Format

Send to:

Choose Destination
See comment in PubMed Commons below
Am J Respir Crit Care Med. 2008 Feb 15;177(4):369-75. Epub 2007 Nov 1.

Cardiovascular morbidity in obstructive sleep apnea: oxidative stress, inflammation, and much more.

Author information

  • 1Kosair Children's Hospital Research Institute, University of Louisville School of Medicine, 570 South Preston Street, Suite 204, Louisville, KY 40202, USA. david.gozal@louisville.edu

Abstract

Sleep-disordered breathing and obstructive sleep apnea (OSA) are highly prevalent disorders throughout the lifespan, which may affect up to 2-10% of the population, and have now been firmly associated with an increased risk for cardiovascular and neurobehavioral complications. Nevertheless, the overall pathophysiologic mechanisms mediating end-organ injury in OSA remain undefined, particularly due to the very frequent coexistence of other disease states, such as obesity, that clearly complicate the potential cause-effect relationships. Two major, and to some extent overlapping, mechanisms have been proposed to explain the morbid consequences of OSA, namely increased generation and propagation of reactive oxygen species and initiation and amplification of inflammatory processes. The evidence supporting the validity of these concepts as well as that detracting from such mechanisms will be critically reviewed in the context of clinical and laboratory-based approaches. In addition, some of the contradictory issues raised by such evaluation of the literature will be interpreted in the context of putative modifications of the individual responses to OSA, as determined by genetic variants among susceptibility-related genes, and also by potential environmental modulators of the phenotypic expression of any particular end-organ morbidity associated with OSA.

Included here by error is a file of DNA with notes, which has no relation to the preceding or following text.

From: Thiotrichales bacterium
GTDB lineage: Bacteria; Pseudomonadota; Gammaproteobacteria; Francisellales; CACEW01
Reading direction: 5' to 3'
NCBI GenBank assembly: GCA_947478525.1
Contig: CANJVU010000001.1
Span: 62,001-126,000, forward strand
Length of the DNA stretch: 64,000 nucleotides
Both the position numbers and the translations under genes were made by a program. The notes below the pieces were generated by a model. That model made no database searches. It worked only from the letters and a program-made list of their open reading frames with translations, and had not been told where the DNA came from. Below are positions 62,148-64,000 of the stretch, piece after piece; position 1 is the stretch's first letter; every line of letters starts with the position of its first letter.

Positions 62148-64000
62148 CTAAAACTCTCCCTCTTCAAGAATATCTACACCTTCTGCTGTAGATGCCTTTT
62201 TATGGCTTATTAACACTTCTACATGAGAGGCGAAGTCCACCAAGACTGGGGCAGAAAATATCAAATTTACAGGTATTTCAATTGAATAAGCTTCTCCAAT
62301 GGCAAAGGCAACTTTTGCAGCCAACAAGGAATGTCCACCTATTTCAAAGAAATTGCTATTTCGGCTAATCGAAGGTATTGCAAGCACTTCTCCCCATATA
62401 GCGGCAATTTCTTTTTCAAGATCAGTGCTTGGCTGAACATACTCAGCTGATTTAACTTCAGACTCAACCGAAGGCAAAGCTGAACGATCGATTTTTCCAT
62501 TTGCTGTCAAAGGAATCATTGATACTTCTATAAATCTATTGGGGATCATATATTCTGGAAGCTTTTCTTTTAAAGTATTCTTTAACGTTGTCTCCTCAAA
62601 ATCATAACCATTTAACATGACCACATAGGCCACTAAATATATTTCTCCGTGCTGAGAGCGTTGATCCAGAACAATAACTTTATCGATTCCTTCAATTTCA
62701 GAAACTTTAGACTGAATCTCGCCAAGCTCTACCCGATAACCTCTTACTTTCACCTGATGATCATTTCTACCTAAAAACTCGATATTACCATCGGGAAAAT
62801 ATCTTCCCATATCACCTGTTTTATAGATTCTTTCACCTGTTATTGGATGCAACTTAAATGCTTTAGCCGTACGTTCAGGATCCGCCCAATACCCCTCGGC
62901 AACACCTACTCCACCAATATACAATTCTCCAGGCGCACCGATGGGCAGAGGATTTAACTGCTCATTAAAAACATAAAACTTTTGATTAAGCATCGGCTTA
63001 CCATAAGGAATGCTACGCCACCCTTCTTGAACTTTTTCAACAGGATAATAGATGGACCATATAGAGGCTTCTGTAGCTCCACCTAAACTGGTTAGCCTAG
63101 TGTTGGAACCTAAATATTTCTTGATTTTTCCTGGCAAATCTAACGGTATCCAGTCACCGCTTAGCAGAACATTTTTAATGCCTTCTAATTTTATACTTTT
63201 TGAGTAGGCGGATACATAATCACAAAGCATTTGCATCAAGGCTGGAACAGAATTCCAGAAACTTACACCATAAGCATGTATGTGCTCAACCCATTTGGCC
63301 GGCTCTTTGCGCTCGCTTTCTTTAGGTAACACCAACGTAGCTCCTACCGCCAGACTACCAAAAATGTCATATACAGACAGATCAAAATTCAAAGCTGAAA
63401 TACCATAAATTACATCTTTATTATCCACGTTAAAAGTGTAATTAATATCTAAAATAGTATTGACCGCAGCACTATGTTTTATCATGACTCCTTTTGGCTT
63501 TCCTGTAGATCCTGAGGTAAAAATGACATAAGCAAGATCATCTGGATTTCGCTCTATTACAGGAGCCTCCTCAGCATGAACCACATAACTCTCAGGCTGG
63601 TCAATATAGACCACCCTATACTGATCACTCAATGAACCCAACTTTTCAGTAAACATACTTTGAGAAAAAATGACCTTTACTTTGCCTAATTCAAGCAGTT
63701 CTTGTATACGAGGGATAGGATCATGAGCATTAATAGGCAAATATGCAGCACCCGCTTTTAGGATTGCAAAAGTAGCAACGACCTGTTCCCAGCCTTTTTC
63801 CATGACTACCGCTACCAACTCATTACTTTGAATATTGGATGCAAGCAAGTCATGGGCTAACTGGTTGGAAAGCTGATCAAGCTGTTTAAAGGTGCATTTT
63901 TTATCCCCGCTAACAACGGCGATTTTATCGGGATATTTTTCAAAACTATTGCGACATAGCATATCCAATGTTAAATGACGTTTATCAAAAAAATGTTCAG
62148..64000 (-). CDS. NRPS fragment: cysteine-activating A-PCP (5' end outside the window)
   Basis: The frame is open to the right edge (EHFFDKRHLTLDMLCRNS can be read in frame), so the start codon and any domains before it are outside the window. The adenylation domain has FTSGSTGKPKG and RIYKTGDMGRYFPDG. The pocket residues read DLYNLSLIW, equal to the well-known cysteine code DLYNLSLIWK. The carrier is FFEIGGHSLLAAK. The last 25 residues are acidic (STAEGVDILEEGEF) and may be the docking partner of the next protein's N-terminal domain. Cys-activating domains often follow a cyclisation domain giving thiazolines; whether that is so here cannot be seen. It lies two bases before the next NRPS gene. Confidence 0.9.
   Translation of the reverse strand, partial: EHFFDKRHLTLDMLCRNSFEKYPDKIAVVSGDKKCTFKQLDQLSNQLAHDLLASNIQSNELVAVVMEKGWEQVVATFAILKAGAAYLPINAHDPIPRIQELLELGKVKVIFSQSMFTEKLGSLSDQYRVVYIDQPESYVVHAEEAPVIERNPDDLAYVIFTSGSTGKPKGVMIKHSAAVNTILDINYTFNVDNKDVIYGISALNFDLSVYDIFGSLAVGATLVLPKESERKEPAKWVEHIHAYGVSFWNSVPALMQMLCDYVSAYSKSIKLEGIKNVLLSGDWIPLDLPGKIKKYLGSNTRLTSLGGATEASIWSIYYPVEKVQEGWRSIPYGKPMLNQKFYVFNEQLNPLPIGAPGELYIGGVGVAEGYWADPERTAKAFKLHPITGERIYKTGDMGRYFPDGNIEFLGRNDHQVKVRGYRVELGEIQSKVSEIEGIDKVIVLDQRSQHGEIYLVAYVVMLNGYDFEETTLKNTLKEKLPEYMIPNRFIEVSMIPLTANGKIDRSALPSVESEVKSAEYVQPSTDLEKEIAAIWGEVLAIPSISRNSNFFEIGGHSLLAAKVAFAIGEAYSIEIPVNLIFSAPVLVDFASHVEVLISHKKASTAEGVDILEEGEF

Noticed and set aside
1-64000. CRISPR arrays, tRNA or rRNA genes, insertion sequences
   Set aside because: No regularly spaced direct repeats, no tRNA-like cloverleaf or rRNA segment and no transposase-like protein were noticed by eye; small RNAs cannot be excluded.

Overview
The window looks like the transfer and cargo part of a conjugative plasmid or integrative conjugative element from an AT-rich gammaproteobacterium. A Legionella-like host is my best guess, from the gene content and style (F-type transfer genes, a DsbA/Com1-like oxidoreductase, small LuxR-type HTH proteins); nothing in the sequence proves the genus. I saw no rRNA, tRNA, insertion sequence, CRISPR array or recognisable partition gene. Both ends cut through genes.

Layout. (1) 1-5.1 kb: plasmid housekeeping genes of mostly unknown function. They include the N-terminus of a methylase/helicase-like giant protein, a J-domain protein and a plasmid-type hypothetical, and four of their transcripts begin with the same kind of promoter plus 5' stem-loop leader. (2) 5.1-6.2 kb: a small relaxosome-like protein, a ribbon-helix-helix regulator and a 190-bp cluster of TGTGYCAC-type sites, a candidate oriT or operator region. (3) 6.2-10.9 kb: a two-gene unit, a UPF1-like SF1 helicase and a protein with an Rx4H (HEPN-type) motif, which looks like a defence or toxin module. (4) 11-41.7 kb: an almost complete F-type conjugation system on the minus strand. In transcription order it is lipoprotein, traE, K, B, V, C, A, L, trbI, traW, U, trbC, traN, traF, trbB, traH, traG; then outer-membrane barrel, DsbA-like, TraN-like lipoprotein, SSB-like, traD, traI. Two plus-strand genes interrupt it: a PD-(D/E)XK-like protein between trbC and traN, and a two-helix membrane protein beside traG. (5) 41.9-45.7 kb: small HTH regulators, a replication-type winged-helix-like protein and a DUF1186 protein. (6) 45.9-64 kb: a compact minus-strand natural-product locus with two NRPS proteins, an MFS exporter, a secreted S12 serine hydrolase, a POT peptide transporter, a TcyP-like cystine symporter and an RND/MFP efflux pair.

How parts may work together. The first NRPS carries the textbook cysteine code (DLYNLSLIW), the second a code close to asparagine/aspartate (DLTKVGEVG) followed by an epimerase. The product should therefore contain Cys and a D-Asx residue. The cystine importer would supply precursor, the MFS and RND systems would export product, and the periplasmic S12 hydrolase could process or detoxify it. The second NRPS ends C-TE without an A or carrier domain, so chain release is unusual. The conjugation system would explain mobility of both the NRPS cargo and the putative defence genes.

Comment in

PMID:
17975198
[PubMed - indexed for MEDLINE]
PMCID:
PMC2258438
Free PMC Article
PubMed Commons home

PubMed Commons

0 comments
How to join PubMed Commons

    Supplemental Content

    Full text links

    Icon for Atypon Icon for PubMed Central
    Loading ...
    Write to the Help Desk